It should be mentioned here that Marshall objects to the idea that the early church followed the order of the Last Supper meal since “it ignores the fact that what Paul cited was not an account of what the church ought to do but a description of what Jesus did… the church’s meal was not a Passover meal.”10 While it is true that the church’s meal was not a Passover, it seems difficult to imagine why Paul’s tradition, which Marshall regards as a liturgical account, would not be formulated in such a way as to indicate the order of the proceedings which the church was to follow. Indeed, what reason is there to assume that the order would be otherwise? In light of this, it seems best to view Paul’s tradition of the Supper as that which is to be reflected by the practice of the church. As Theissen notes:
It is unthinkable that Paul would quote a sacred, cultic formula, expressly state that he received it in just this and no other form, yet at the same time tacitly suppose that its order is not to be followed…If he wants to bring about some order [1 Co 11:34], he cannot possibly repeat obsolete instructions.11
Fourth, the question must again be asked: What does Paul mean by “supper” in this passage? Does he have in mind here a symbolic supper consisting only of bread and wine? Or, does he have in mind an actual meal as would be expected of one recalling the events of the Last Supper of the Lord and his disciples? Paul uses the same word (deipnon) that he used in v. 20 (although in the verbal form this time). It seems then that Paul sees the meal-aspect as part of his tradition, and that the meal with the bread and cup form the Lord’s Supper.
C. The “Pauline Precedent” Reexamined
Many who concede that the Corinthians were, in fact, partaking of an actual meal have postulated that Paul’s purpose for writing this pericope is to put an end to the meal-aspect.12 This is alternatively based on the assumption that Paul sees this meal as the source of the Corinthians’ divisions,13 or that Paul does not view the meal as an essential aspect of the Lord’s Supper to begin with,14 or a combination of both.15 Evidence that can be adduced in favor of the view that Paul is here putting an end to the meal-aspect of the Lord’s Supper includes: (1) Paul tells the Corinthians that their meal is not the Lord’s Supper (v 20) and that the Lord’s Supper consists only of the bread and cup to which Paul refers extensively in verses 23-28; (2) Paul implies that he wants them to cease practice of the meal-aspect by his statement, “Don’t you have homes to eat and drink in?” (v 22); and (3) Paul ends this section with the words “if anyone is hungry, he should eat at home, so that when you meet together it may not result in judgment” (v 34). Here, it is argued, is the Pauline Precedent that initiated the cessation of the meal-aspect of the Lord’s Supper once and for all.16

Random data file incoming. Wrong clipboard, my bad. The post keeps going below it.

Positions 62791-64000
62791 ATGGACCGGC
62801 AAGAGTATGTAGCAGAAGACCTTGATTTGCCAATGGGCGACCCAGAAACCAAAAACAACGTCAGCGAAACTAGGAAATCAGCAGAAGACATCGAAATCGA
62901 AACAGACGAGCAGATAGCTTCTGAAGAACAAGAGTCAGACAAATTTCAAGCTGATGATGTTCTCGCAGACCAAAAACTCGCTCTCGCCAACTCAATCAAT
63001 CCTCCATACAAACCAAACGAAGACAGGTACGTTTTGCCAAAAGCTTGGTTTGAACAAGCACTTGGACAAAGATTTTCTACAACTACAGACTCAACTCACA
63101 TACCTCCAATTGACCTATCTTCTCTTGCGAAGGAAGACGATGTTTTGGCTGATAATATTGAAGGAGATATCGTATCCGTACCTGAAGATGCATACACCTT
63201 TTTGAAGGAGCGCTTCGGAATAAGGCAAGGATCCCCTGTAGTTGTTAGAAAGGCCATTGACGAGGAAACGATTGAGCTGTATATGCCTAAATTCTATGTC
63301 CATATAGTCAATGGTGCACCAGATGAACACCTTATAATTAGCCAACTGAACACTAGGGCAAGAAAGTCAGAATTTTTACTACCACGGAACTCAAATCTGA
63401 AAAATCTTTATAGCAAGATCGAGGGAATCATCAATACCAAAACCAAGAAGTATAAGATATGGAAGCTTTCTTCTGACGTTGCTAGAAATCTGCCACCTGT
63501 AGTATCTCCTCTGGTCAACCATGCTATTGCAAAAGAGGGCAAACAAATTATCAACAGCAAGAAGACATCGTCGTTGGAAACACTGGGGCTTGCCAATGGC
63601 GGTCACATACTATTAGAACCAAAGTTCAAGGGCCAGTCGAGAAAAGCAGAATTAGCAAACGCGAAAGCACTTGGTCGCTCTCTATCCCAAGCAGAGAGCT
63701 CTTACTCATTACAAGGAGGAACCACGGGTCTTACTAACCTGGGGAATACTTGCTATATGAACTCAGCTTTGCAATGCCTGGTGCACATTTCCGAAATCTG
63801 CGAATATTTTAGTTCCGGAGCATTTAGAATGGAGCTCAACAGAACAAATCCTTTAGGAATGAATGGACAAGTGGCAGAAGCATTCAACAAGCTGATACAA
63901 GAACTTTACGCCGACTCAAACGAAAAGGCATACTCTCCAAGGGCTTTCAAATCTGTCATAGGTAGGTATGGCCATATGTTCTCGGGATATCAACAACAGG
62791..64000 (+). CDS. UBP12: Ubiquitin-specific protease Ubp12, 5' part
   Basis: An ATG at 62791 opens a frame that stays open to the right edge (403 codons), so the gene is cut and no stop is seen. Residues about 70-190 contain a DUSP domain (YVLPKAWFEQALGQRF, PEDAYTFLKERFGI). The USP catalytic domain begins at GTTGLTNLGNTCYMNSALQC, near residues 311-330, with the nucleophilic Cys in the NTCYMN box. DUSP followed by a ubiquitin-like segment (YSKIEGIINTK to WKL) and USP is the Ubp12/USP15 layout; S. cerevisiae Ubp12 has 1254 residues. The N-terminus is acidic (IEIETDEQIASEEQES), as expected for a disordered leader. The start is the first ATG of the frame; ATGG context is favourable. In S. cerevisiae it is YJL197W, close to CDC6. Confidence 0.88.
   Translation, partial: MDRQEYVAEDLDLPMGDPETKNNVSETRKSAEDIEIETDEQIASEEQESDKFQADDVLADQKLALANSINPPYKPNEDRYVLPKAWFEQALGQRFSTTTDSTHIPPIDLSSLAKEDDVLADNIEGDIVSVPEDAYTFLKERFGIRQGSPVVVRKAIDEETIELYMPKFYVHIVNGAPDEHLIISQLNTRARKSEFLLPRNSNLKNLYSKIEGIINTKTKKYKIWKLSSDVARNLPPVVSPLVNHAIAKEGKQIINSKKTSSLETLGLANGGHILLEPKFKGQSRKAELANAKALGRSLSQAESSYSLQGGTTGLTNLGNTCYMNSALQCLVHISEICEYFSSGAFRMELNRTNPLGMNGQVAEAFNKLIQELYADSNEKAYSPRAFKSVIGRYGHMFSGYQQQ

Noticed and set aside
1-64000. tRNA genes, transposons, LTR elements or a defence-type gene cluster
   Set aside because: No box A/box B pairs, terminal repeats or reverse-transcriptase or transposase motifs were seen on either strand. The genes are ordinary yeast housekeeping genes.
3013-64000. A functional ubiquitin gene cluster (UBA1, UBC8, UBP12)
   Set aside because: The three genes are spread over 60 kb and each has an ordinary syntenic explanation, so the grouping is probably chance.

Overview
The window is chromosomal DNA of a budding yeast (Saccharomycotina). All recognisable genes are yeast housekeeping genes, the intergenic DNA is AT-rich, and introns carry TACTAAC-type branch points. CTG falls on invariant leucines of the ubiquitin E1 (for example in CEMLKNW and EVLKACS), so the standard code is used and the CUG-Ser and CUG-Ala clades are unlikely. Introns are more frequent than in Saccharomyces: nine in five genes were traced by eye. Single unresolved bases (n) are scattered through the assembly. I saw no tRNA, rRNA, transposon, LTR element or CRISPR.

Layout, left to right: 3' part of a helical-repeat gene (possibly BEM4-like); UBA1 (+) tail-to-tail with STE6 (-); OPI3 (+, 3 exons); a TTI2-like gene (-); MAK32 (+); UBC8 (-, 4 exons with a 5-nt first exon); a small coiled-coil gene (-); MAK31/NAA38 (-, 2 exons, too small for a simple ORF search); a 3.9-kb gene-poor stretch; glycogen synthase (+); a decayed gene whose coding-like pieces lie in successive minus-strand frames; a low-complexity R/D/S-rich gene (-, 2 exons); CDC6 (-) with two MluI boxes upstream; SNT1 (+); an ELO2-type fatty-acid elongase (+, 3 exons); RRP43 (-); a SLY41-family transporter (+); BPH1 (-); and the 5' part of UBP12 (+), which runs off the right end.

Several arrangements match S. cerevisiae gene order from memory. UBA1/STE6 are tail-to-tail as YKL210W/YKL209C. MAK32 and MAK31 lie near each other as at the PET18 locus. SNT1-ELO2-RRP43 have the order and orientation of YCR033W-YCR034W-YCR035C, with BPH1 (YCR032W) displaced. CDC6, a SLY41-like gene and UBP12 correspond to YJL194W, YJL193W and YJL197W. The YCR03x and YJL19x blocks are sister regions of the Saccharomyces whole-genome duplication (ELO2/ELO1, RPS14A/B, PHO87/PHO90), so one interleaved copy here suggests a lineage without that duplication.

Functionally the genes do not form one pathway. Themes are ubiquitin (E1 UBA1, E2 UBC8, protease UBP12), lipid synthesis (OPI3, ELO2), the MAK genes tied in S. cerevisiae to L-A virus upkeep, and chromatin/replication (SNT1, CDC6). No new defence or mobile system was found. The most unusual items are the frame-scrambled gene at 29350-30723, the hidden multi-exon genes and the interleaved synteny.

Against point (1) it may be noted that the seeming emphasis Paul places on the bread and cup in verses 23-28 is not intended to de-emphasize the importance of the meal-aspect. Even Fee (who subscribes to the cessationist view of the meal-aspect) concedes this point: “The context makes it clear that ‘to eat the bread and drink the cup of the Lord’ means simply to participate in the meal known as the Lord’s Supper. Paul is not trying to give special emphasis to the bread and wine per se.”17 In addition, Paul’s statement “it is not the Lord’s Supper you eat” (v 20) is not intended to deny that the Lord’s Supper consists of a meal; rather that the Corinthian meal, at one time regarded as the Lord’s Supper, can no longer be regarded as such because of the abuses associated with it. This is clear from Paul’s explanation of his statement in the very next verse: “for as you eat, each of you goes ahead without waiting for anybody else. One remains hungry, another gets drunk” (v 21). In other words, what would, under normal conditions, be the Lord’s Supper, the Corinthians, by their divisions, have turned into their own Supper. Paul is not here attempting to separate the meal from the bread and wine; rather whatever points he makes about the meal are applied equally to the bread and cup (vv 29-30).
Against point (2) above we may again question the assumptions regarding Paul’s intent. Barrett is right when he notes about verse 22:
On the surface this seems to imply that ordinary, non-cultic eating and drinking should be done at home, contradicting the inference drawn above [from vv. 20-21] that the Corinthian supper included an ordinary meal. But Paul’s point is that, if the rich wish to eat and drink on their own, enjoying better food than their poorer brothers, they should do this at home; if they cannot wait for others (verse 33), if they must indulge to excess, they can at least keep the church’s common meal free from practices that can only bring discredit upon it.18 (Italics mine)
This same observation may be made against point (3) above. There it is argued that Paul’s closing words for this section (“if anyone is hungry, he should eat at home,” v 34) imply Paul’s desire that the meal-aspect of the Lord’s Supper should cease. Yet, as Barrett notes above about verse 22, Paul’s concern is to put an end, not to the meal itself, but to the abuses that accompanied the meal. This seems clear on two counts. First, Paul uses the singular pronoun and the singular imperative in this verse—lit., “if anyone is hungry, let him eat at home”—not the plural. This suggests strongly that Paul’s point is simply that if any individual cannot restrain himself from eating the Supper before the poor arrive, then that individual should eat something at home so that he won’t be tempted to hoard that which rightly belongs to the entire body. Second, the verse that immediately precedes verse 34 seems to preclude any notion that Paul here intends to put an end to the meal-aspect: “So then, my brothers, when you come together to eat, wait for each other,” (v 33). If Paul means to abolish the meal-aspect of the Lord’s Supper then it is odd that he would make a closing statement which assumes that the Corinthians will continue the meal as they have been (minus, of course, the abuses). Indeed, the only modification of the Supper that interests Paul is that the Corinthians “wait for each other” so that all may partake of the meal together.19